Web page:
For Aston Fence Junior and Infant School, equipping their staff with the latest online safety knowledge is of paramount importance.
The school, located in Sheffield, has placed a huge emphasis on ensuring that all pupils are taught in a way which empowers them to make safe decisions when they are online.
Through National Online Safety’s comprehensive Certified School programme, Aston Fence has been able to embed a culture of online safety throughout the whole school community.
The importance of online safety
To gain a further insight into exactly how the staff at Aston Fence Junior and Infant School approach online safety each day, we spoke to IT Lead Andrea Finn, who has been instrumental in the implementation of our training.
She explained: "With Aston Fence Junior and Infant School being relatively small, I have a number of roles and responsibilities."
As the online world evolves so rapidly, it was collectively felt at the school that becoming properly equipped required a proactive rather than reactive approach.
Andrea revealed: "I’m a deputy DSL, which has given me a lot of experience in real-life situations that our children have found themselves in."
Accessible training for the whole school
"What prompted us to join National Online Safety was the implementation of the new PSHE curriculum, which overlapped with the computing curriculum," Andrea clarified.
"With online safety being flagged up there, we felt that we really needed to highlight and promote it in a much more obvious way to our whole school community."
National Online Safety’s training and resources are all designed in line with the statutory requirements for schools – leaving Andrea with no doubts when it came to the product’s validity.
"We looked for a resource that was relevant to our needs, manageable for everyone and would involve no extra workload on the already high demands of a classroom teacher," she outlined.
High-quality resources for teaching staff
Classroom-based learning has been invaluable too, with our age-specific interactive lesson plans being hugely successful in engaging the children.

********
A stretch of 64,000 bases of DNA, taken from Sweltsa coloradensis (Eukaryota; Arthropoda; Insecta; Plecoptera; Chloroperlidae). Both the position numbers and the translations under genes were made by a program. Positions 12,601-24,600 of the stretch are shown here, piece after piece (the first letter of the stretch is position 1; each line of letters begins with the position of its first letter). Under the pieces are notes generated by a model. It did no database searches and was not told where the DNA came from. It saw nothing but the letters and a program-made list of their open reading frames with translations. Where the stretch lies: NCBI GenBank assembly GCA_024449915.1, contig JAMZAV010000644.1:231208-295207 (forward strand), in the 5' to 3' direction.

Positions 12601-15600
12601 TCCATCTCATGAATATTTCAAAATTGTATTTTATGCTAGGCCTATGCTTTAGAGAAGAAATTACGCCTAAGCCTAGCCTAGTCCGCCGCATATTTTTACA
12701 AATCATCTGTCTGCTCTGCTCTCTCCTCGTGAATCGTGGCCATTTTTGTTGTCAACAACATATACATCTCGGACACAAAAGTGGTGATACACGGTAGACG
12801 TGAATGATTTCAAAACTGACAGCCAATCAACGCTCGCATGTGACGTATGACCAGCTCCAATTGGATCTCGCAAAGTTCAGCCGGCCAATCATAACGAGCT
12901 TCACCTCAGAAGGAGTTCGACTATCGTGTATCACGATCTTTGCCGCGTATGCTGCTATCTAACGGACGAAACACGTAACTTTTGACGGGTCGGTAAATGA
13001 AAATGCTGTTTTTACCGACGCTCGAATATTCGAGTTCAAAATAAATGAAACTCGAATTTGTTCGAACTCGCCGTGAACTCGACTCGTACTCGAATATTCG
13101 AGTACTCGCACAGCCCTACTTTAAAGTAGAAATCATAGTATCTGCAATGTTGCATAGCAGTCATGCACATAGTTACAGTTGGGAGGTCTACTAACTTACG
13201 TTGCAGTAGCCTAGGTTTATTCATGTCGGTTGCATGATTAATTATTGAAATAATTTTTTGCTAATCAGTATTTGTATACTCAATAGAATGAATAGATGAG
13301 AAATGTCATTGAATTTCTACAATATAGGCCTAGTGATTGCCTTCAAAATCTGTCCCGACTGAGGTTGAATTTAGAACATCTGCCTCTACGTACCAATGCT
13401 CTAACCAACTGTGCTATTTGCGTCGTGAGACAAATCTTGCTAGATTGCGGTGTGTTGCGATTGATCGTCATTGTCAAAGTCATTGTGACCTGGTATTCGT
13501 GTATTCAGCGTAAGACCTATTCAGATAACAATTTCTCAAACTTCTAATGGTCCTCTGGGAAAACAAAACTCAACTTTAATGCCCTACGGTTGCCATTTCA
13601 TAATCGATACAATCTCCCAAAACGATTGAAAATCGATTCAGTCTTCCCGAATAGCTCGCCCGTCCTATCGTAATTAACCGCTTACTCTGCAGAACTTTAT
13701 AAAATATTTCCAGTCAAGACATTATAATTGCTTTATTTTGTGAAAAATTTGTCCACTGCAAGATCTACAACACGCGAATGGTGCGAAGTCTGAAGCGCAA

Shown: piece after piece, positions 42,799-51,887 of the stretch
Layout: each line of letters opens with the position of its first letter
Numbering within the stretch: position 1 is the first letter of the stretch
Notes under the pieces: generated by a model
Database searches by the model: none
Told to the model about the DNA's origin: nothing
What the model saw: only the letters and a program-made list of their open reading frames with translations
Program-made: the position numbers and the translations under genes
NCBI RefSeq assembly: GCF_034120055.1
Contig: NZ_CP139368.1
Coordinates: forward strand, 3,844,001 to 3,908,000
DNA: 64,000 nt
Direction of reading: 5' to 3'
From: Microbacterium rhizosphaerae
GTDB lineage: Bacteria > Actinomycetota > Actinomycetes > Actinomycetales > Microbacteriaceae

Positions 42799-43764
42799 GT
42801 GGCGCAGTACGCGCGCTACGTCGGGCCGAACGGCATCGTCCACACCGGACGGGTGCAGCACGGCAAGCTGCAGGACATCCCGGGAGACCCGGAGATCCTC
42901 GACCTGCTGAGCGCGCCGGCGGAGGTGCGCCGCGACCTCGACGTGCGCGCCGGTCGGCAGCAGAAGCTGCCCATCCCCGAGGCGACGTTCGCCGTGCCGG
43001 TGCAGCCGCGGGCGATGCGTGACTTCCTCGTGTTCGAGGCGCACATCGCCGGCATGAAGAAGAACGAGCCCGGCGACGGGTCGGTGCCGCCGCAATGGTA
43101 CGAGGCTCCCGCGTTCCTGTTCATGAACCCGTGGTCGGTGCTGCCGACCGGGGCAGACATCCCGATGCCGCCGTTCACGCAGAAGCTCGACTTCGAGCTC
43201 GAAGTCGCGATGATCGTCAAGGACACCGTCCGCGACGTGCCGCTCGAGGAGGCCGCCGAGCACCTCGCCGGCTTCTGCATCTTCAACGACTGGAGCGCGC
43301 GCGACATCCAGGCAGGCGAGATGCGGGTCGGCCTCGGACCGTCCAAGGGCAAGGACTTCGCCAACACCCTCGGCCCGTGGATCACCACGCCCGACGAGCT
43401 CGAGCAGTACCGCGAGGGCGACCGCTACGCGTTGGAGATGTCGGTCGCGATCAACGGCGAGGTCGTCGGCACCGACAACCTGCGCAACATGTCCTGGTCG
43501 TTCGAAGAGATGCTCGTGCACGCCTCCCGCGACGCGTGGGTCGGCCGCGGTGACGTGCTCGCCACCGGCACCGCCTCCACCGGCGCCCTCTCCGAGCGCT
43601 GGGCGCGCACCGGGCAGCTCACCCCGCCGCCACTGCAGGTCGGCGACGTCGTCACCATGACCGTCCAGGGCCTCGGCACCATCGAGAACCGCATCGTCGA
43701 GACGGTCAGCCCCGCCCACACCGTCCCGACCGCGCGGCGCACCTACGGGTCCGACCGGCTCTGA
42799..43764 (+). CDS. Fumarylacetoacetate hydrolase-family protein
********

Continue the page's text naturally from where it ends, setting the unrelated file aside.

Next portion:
“We're only about a year into the Certified School programme, and the main thing we've got from it so far has been the lesson plans and the delivery of the training itself for all of the year groups." Andrea commented.
She declared: "The staff have been really pleased with the resources and training."
Utilising our online safety lesson plans, the school staff have been able to deliver informative content to the children
“The ease of use is fantastic, and the fact that the lessons are able to be delivered by a range of staff across the school." Andrea reported.
"It's quite a flexible approach. The lessons are already planned, the videos are extremely relevant and someone else can pick up that lesson if required without a lot of input from the class teacher," she nodded.
Engaging with parents and carers
In addition to the award-winning online safety training, our weekly #WakeUpWednesday series has given the school another means of providing informative and eye-catching online safety advice to their whole school community.
Andrea stated: "We’ve been sharing the #WakeUpWednesday guides via Twitter on a weekly basis."
"National Online Safety provides the relevant information that parents may need. For example, the 'Setting Up Parental Controls' guide or looking at specific apps, games and devices that could be dangerous for their children if they’re not being managed in the correct way."
”The biggest benefit so far has been the ease of use”.
Andrea explained: "With any purchase or subscription you go for as a school, you always want to make sure that you’re getting value for money and that the programme is well used."
Andrea expressed her appreciation for the Certified School programme, highlighting the consistent messaging around online safety which has been embedded in the school community.
"In my role as IT Lead, I've been able to observe that staff have planned lessons and there’s evidence that these are being delivered regularly. It's now being consistently and regularly used for the purpose of improving the delivery of our PSHE and computing curriculum, which was our initial intent.” she concluded.